Autonomous Traction Options for Railways

#autonomous #traction #railway #carbon #free #sustainable #transport #hydrogen #propulsion #fuel #cell

What are the options for railways and tramways where there are no overhead lines? Is the energy to be carried in batteries, hydrogen tank or even flywheels?

Professor Felix Schmid will provide an introduction about the characteristics of the different options for catenary free operation of trams, light railways and mainline railways. The focus will be on their suitability for different types of operation and the respective environmental performance. This will be followed by a discussion.
The catch words decarbonisation and low-carbon economy are in the media all over the globe.

The consumption of fossil fuels must be reduced and, where possible, substituted by energy from renewable sources.
For private motorised transport electric cars carrying their energy in batteries are becoming a common sight on the streets; the Switzerland chapter of SSIT has discussed the merits of this means of providing propulsion energy in the 1980s already, when the available battery technology was suited to milk floats and fork lift trucks.

For public transport Switzerland is in the good position of having converted virtually all its rail transport to electric propulsion, starting as early as 1910. Imported coal had become too expensive at that time whilst electricity was available cheaply, when the then new high voltage lines brought hydropower from the mountains to the centres of population.

However, transport providers in less densely populated regions cannot afford to erect overhead lines for rural lines, densely populated towns don't want to see the looks of their heritage buildings spoilt by unsightly contact wires for trams and trolley busses.

The traditional Diesel locomotive and Diesel bus carries its own fuel, chemical energy, and is autonomous for several hundred kilometres.

Are the hybrid trains (battery and overhead, sometimes even with a diesel engine) being introduced now in Britain a good option to reduce electrification cost and environmental impact? Will the elimination of the risk of electromagnetic corrosion allow lower cost track and, potentially, the reconstruction of some of the light railways lost in the 1950s and 1960s?


Photo: Birmingham students working on their Railway Challenge project: a mini locomotive powered by fuel cell, featuring super capacitor based brake energy storage.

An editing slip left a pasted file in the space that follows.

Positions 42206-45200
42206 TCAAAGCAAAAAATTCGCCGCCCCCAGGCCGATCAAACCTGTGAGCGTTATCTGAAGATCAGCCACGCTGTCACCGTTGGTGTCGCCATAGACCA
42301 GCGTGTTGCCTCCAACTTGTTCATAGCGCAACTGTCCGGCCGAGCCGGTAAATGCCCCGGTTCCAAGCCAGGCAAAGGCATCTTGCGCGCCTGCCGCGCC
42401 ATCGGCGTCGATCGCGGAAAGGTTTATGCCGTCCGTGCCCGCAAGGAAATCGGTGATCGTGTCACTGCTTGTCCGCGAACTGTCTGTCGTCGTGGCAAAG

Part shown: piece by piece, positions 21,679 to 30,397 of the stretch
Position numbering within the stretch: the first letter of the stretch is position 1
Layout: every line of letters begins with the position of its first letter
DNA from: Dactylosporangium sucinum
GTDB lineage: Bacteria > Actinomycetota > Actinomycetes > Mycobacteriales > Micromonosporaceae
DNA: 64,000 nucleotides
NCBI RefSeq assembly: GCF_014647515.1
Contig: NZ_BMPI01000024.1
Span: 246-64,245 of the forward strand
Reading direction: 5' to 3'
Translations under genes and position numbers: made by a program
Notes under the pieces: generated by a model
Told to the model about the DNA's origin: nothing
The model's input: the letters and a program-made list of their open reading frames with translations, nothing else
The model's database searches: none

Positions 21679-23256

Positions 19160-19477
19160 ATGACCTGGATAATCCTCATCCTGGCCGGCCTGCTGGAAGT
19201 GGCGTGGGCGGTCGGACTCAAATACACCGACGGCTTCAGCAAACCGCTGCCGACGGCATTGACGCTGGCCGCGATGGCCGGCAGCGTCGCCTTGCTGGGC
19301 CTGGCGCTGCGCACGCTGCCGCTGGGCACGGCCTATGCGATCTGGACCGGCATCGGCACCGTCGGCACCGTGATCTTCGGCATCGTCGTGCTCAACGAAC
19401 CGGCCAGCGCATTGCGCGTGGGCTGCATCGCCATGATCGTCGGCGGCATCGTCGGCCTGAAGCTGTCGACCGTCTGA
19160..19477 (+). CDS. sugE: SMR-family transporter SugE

Further reading

Railway Gazette article Accelerating the decarbonisation of rail

Stadler Rail press announcement First ever contract for Hydrogen-powered train in US

  Date and Time




  • Date: 11 Dec 2019
  • Time: 06:30 PM to 09:00 PM
  • All times are (UTC+01:00) Bern
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  • Sihlstrasse 33
  • Zürich, Switzerland
  • Switzerland 8001
  • Building: Stiftung zum Glockenhaus
  • Room Number: Saal Sofia
  • Click here for Map

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  • Co-sponsored by Institution of Mechanical Engineers (IMechE) Switzerland Group
  • Starts 27 November 2019 08:00 AM
  • Ends 11 December 2019 05:00 PM
  • All times are (UTC+01:00) Bern
  • No Admission Charge


Prof. Felix Schmid Prof. Felix Schmid of University of Birmingham


Battery, Hydrogen or Flywheel Energy for traction?

Professor Felix Schmid will share his knowledge about energy for trains.

During his 25 plus years teaching and consulting in the railway industry he encountered many good and not so good ideas how to provide power for propulsion. The impetus to reduce carbon dioxide gives raise to a plethora of ideas. At his department comparative studies were made as well as research into using hydrogen fuel cells for rail traction.


Felix Schmid studied electrical engineering at ETH Zurich, optaining his diploma in 1971. After working on embedded computing in Switzerland he moved to Manchester, UK, where he designed a locomotive for mining operations for GEC. He worked for different Universities in the UK, obtaining a PhD in the education of engineers from Brunel University in 1984. At Sheffield University he started a Masters course in Railway Systems engineering, which he is still running, now at Birmingham University, for the last 25 years. The course attracts students from all continents (except Antarctica, up to now).


Address:University of Birmingham, Birmingham Centre for Railway Research and Education, Birmingham, England, United Kingdom, B15 2SA


18:15 opening of room
18:30 introduction by Prof. Felix Schmid
about 19:15 to 20:30 free discussion

possibilty to move to the restaurant Glockenhof downstairs after the presentation.

The location is in the centre of Zurich, 150 m from Bahnhofstrasse, nearest tramstop Zürich Rennweg
link to: public transport timetable


Felix Schmid introducing 71.31 KiB